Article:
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Articles / Applying to College / Getting a Transcript Released With a Debt Still Due to a Former College

Getting a Transcript Released With a Debt Still Due to a Former College

Sally Rubenstone
Written by Sally Rubenstone | Sept. 2, 2010

Question: I owe a university $1664.00 and I want to attend another, but the old university will not release my transcript. What am I to do? What are my options? Thanks for help.

Unfortunately, colleges are unrelenting in this situation. Administrators know that the only way they are likely to see the money that a former student owes them is by withholding the transcript until the debt is paid. You can try to negotiate a release by offering to set up a payment plan (where you pay a specified amount up front and then make additional monthly payments until you reach the total owed). However, it's highly unlikely that the college will release your transcript before you've paid off the entire debt.

If you have compelling (i.e., sympathy-evoking) reasons why you can't pay your debt right away (e.g, you or a parent lost a job; you or a parent had high medical bills), you can try providing documentation of this, with the aim of convincing officials at your old university to agree to a payment plan. If this is the case, there's a long-shot chance that they will release your transcript once you've shown good faith by sticking to the plan for several months. But I'm not optimistic that you'll have any luck before your debt is paid in full.

Sorry that I can't provide better news.

Written by

Sally Rubenstone

Sally Rubenstone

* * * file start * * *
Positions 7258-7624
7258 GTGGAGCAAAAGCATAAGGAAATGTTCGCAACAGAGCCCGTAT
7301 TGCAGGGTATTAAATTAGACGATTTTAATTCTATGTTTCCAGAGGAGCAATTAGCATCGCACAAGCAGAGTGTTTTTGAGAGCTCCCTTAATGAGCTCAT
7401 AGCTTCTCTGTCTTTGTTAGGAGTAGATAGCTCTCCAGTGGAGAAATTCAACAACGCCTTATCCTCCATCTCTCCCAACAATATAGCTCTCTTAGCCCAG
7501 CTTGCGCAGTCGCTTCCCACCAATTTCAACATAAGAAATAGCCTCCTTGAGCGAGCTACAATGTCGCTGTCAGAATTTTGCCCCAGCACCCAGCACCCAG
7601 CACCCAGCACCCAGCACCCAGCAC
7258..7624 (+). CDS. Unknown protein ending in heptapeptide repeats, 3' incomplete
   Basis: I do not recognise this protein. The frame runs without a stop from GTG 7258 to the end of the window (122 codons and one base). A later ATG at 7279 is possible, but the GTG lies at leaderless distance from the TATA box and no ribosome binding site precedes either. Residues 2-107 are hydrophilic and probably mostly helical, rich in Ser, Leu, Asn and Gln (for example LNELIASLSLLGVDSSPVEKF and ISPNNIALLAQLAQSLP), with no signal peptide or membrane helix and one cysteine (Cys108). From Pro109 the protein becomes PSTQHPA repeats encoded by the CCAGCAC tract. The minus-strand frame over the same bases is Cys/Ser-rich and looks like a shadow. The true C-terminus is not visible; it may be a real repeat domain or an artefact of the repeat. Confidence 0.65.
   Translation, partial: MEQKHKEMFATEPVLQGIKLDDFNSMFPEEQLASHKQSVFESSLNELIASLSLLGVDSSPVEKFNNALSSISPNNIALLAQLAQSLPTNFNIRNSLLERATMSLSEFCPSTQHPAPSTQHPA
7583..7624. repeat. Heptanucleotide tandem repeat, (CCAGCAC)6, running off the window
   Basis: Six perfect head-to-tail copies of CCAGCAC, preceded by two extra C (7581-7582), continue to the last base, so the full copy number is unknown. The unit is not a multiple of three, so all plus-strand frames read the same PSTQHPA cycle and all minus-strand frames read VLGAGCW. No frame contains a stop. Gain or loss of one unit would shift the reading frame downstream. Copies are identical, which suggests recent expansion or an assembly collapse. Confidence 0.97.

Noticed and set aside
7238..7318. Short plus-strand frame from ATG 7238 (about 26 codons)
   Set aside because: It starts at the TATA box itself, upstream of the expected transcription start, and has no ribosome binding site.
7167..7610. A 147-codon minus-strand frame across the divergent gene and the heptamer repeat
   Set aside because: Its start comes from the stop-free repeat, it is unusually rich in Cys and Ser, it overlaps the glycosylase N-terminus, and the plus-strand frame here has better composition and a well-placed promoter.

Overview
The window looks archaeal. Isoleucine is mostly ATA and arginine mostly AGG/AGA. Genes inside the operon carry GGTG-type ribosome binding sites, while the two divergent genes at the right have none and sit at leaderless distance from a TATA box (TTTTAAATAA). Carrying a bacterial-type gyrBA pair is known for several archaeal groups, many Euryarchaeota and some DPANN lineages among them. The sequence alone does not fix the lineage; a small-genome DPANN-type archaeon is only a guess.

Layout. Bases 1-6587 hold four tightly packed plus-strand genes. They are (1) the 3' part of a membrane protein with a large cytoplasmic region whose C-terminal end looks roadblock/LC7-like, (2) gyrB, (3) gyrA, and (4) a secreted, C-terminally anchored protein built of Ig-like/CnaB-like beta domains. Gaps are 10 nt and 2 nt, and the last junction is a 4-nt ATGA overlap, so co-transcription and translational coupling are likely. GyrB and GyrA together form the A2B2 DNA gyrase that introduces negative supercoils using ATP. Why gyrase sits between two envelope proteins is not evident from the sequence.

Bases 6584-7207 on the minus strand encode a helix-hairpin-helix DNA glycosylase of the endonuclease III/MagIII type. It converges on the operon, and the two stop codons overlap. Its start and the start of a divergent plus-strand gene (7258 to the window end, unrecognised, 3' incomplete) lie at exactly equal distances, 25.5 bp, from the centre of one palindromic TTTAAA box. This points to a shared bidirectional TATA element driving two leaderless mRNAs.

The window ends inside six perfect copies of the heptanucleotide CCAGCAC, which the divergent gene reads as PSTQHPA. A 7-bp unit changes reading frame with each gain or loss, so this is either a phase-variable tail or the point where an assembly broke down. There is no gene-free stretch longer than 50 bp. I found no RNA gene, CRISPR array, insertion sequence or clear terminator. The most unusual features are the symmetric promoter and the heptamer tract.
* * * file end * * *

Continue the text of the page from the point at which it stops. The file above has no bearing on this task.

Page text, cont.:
Sally Rubenstone knows the competitive and often convoluted college admission process inside out: From the first time the topic of college comes up at the dinner table until the last duffel bag is unloaded on a dorm room floor. She is the co-author of Panicked Parents' Guide to College Admissions; The Transfer Student's Guide to Changing Colleges and The International Student's Guide to Going to College in America. Sally has appeared on NBC's Today program and has been quoted in countless publications, including The New York Times, The Washington Post, USA Weekend, USA Today, U.S. News & World Report, Newsweek, People and Seventeen. Sally has viewed the admissions world from many angles: As a Smith College admission counselor for 15 years, an independent college counselor serving students from a wide range of backgrounds and the author of College Confidential's "Ask the Dean" column. She also taught language arts, social studies, study skills and test preparation in 10 schools, including American international schools in London, Paris, Geneva, Athens and Tel Aviv. As senior advisor to College Confidential since 2002, Sally has helped hundreds of students and parents navigate the college admissions maze. In 2008, she co-founded College Karma, a private college consulting firm, with her College Confidential colleague Dave Berry, and she continues to serve as a College Confidential advisor. Sally and her husband, Chris Petrides, became first-time parents in 1997 at the ripe-old age of 45. So Sally was nearly an official senior citizen when her son Jack began the college selection process, and when she was finally able to practice what she had preached for more than three decades.

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